An act of blind trust

Picture yourself venturing out at night, down an unknown street, blindfolded. An occasional car flies by, the intermittent pockets of deathly silence offering no support.

Pete Calabrese of Southeastern Guide Dogs plays with the seven-week-old Lab puppies at the facility.

Pete Calabrese of Southeastern Guide Dogs plays with the seven-week-old Lab puppies at the facility.

RIVERVIEW, Fla. — Picture yourself venturing out at night, down an unknown street, blindfolded. An occasional car flies by, the intermittent pockets of deathly silence offering no support.

Difficult? Nerve-racking? Downright petrifying?

Not for Jeff Redford — thanks to Don, a large black Labrador.

In what might as well be another life, Redford, 61, was a sniper in Vietnam, a guard for President Richard Nixon, an employee of the Marine Corps’ prison system, a pipe fitter and the owner of a barbecue restaurant.

Then he lost night vision and depth perception. He went blind in the right eye and as good as blind in the left.

Stepping out of the house alone became unthinkable.

Years went by. But a couple of months ago, he met Don, who taught him not to fear a dark, unfamiliar street. The guide dog was exactly what Redford needed.

“You realize that you’ve turned your life over to a dog” to gain independence, he says.

Redford and Don came together through Paws for Patriots, a program for veterans with limited or no vision. It was started by Southeastern Guide Dogs of Palmetto, Fla., a non-profit organization that breeds, trains and gives away dogs to the visually impaired. Relying entirely on charitable donations, Southeastern Guide Dogs boasts it’s one of only a dozen certified guide dog schools in the country.

Its mission: to provide people like Redford with another source of companionship, while enabling them to live with freedom and dignity.

Before Don, Redford depended on his family for everything. Drivers ran over his cane.

Kids tripped over it and fell.

“Now, with him,” he says, nodding toward Don, sprawled silently at his feet, “I just go.”

H H H

“Good girl!” Janet Deluca, 46, tells Elsie every time the black Lab stops at a curb or skirts a small puddle.

The two are out together for the first time, leading one another along a meandering path at Southeastern’s 23-acre campus.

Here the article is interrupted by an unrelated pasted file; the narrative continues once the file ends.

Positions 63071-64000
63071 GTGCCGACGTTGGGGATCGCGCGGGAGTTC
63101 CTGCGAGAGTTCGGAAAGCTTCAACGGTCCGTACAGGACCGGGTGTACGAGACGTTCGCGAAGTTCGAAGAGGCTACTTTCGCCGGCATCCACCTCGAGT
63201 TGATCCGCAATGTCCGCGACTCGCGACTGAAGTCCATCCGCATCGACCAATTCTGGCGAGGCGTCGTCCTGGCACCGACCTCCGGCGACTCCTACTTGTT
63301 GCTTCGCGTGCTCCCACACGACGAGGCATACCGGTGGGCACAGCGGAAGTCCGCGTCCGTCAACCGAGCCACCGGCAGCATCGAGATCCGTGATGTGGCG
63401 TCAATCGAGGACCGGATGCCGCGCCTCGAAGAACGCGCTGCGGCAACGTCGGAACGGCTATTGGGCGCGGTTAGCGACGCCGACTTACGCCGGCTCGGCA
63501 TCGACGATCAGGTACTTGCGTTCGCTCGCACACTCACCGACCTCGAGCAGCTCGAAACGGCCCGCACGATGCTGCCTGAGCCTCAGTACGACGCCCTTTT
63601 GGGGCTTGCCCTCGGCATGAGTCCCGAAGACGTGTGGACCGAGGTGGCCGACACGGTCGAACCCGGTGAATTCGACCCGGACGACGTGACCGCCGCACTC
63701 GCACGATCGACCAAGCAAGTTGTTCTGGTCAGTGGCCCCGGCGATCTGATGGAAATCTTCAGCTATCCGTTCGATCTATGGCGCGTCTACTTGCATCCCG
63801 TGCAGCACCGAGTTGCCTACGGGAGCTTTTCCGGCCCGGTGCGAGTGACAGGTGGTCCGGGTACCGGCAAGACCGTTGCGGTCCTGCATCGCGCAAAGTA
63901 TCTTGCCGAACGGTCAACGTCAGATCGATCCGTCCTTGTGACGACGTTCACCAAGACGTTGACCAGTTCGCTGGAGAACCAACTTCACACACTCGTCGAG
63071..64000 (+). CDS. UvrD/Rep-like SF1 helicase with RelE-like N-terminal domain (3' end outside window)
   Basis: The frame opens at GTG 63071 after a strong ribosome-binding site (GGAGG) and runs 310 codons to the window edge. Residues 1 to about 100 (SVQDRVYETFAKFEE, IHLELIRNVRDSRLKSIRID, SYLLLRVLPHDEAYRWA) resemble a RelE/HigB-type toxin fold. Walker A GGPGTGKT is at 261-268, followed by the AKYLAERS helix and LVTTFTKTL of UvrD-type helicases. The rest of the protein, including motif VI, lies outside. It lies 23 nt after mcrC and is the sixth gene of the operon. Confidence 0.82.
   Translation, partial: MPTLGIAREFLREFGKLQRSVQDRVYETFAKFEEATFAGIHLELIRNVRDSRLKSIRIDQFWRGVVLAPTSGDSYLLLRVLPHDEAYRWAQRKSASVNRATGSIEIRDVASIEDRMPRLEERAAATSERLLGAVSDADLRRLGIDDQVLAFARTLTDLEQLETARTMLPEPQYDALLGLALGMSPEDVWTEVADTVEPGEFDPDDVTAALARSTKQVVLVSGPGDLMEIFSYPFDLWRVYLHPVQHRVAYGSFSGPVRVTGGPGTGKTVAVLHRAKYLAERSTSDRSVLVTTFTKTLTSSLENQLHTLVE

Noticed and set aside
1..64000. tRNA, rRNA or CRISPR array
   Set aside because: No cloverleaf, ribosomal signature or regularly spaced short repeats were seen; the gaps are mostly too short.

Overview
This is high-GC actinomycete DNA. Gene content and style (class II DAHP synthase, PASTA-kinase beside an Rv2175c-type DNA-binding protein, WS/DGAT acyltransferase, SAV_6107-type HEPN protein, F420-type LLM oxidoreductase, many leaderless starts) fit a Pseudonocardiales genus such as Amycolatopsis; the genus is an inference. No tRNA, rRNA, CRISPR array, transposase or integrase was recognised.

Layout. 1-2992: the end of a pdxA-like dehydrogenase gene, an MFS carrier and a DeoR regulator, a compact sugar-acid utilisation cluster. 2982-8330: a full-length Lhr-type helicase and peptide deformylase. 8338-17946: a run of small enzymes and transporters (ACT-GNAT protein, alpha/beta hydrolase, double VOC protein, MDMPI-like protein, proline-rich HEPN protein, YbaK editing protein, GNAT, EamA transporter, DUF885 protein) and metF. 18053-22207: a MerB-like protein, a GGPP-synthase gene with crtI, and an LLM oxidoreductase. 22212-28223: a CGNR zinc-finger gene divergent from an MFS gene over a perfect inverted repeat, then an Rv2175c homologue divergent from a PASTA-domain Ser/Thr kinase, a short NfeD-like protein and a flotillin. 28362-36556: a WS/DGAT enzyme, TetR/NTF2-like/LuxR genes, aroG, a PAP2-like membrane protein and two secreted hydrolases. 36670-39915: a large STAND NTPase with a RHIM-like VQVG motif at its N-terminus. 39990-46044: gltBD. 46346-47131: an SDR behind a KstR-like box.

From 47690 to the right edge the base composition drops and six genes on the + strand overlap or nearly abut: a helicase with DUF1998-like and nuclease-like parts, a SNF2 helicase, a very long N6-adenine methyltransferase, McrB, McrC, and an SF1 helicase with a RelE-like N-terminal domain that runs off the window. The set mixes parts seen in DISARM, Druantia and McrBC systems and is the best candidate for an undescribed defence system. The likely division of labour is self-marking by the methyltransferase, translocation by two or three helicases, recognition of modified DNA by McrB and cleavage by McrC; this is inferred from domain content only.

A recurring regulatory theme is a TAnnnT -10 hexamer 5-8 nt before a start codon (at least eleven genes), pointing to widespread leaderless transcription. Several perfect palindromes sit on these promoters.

Deluca is in the latest batch of nine “students” at Southeastern. They spend nearly a month at the facility, getting to know their new dogs.

This is Deluca’s first time with a guide dog. Her eyes were once perfect. But after an autoimmune disease called Behcet’s took hold, her vision disappeared. She learned to rely on a cane for nearly 16 years — until Elsie.

“She’s such a sweet partner,” Deluca says, smiling, her eyes hidden behind dark glasses.

Elsie, like the other dogs at Southeastern, went through months of extensive training, learning 40 different commands. When her harness is off, she can run, play — just be a regular dog. But the moment it’s back on, the canine knows she’s on the job.

She has learned to stop at every curb, find doors and exits and, most important, take responsibility for someone’s life.

On their first walk together, it is clear that Deluca and Elsie are a team. When a familiar face or smell distracts Elsie, Deluca gets her back on task with a firm “no.” In turn, every time Deluca drifts to one side, Elsie gently pushes her back to the middle of the path. Thanks to Elsie, Deluca talks of freedom and self-reliance, of traveling to new places, of telling others like her how her life will change.

As the walk ends, Elsie guides her to a door. Deluca goes in, takes off her glasses and dabs her wet eyes.

“Can I cry now?” she says, with the smile that never left her face. “I just want to cry.”

H H H

“You can’t hug a cane.”

Hearing that testimonial from her students gives Leanne Gossner a reason to come to work every day.

For Gossner, a Southeastern canine trainer who also teaches people to use guide dogs, the biggest challenge — and biggest source of satisfaction — is ensuring that the dogs she trains will one day take care of someone.

“You see this new person,” Gossner says of the transformation she sees once people get accustomed to guide dogs. “They get to travel a street they’ve been terrified of forever.”

H H H

Gaining confidence can take a while, says Dolores Myers.

Myers, born blind, got her first guide dog through Southeastern nearly 10 years ago. She was still hesitant and scared — until one day, out with her black Lab, Jet, it began to pour. The rain drowned out city sounds Myers needed to hear. Helpless, she tugged on the leash and muttered: “OK, Jet . . . we’ve got to get home.”

That episode “was kind of like an eye-opener,” says Myers, 58. “I knew that he was going to get me home. We were soaked to death, but it was worth it.” Myers bade farewell to her cane. Now that Jet is retired, she is back at Southeastern — for his replacement.

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